More On Automating Your Disaster Recovery Restore

By Rich Loeber,

Some while ago, I wrote a security tip about automating your IBM i disaster recovery restore process. Of the many tips I’ve done over the years, none has drawn as much “fan mail” as this particular tip.

The essence of the tip is an implementation of the OS/400 command LODRUN to automatically restore a full system backup tape. The LODRUN searches the tape for a known program (named QINSTAPP), loads that program into the session QTEMP library and then calls it. Your QINSTAPP program can then load the contents of the tape. The only thing you have to do is create the QINSTAPP program and include it in the backup.

Well, I created that methodology quite a while ago, and a “fan” recently contacted me to let me know that, during testing, he found a problem with it. It seems that the current versions of i/OS don’t like it when the SAVLIB for *ALLUSR or *NONSYS libraries is not the first backup set on the tape. The tip clearly was calling for the QINSTAPP *PGM object to be the first object on the tape, so there was a conflict.

First, I have to commend my “fan” (Keith Scott at Hoover Materials Handling Group) for putting the process to the test. Over the years, I’ve given away hundreds of copies of the shell CL program for QINSTAPP and Keith was the only one to test it and find the problem. No matter where you get your code, testing should ALWAYS be a requirement, especially for something so important as a disaster recovery procedure. I tested this process long ago and it worked then, but it is problematic today.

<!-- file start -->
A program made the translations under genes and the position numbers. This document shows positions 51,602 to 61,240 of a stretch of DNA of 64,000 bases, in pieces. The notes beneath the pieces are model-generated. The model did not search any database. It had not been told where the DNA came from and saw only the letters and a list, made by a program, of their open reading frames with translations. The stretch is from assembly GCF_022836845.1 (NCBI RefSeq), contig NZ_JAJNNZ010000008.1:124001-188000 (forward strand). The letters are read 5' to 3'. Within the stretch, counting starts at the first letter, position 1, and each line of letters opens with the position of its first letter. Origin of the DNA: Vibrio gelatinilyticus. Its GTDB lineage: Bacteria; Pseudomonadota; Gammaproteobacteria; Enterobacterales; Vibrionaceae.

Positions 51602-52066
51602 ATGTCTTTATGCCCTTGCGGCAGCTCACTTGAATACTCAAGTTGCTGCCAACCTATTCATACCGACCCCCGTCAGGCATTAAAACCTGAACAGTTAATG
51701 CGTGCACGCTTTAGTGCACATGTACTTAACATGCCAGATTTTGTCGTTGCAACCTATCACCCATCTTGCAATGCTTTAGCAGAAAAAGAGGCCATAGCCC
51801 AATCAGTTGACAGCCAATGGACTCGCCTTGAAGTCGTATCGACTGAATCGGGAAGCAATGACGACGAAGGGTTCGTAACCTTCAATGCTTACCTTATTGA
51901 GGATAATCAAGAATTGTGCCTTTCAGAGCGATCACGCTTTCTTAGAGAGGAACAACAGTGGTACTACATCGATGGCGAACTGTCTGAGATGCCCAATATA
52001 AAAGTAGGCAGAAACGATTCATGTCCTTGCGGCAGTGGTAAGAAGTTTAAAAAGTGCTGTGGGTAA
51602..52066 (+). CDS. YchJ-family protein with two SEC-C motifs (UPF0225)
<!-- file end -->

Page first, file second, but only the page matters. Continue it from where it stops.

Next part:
The news is not all bad, however. With the current versions of i/OS, the LODRUN command supports a SEQNBR parameter where you can use a *SEARCH parameter. This will cause the process to scan the tape until it finds the QINSTAPP saved from QTEMP. At that point, it will load the program and run it.

There is a downside, however. Because the SAVLIB has to come first on the tape, there is a lot of tape searching going on before the actual save gets going. This could add 30 minutes or so to your restore process, depending on the kind of tape you’re using. But, the restoration process is still fully automated, so there’s a strong benefit.

The modified save process should now be changed to save your system in the following sequence:

  • SAVLIB for the libraries you want to save (either *ALLUSR or *NONSYS)
  • SAVOBJ for the QINSTAPP saved from QTEMP
  • AVSECDTA to save your security setup
  • SAVDLO for your shared folder objects
  • SAV for the IFS (other than shared folders)

The QINSTAPP has to be changed to first restore the security data which will sit on the tape right after the QINSTAPP itself. Then, the restore should force a rewind on the tape and restore the libraries. When that’s done, the remaining restores for the IFS will complete the process. When all is said and done, the last step must be a RSTAUT to restore object authorities.

To properly illustrate this, I’ve updated my sample QINSTAPP CL program and also created a companion QDRSAVE CL program to show the system save process in the right sequence. If you’d like to see these sample programs, send me an email (rich@kisco.com) and I’ll send you the shells that I recently created.

Automating Your Disaster Recovery Restore

By Rich Loeber,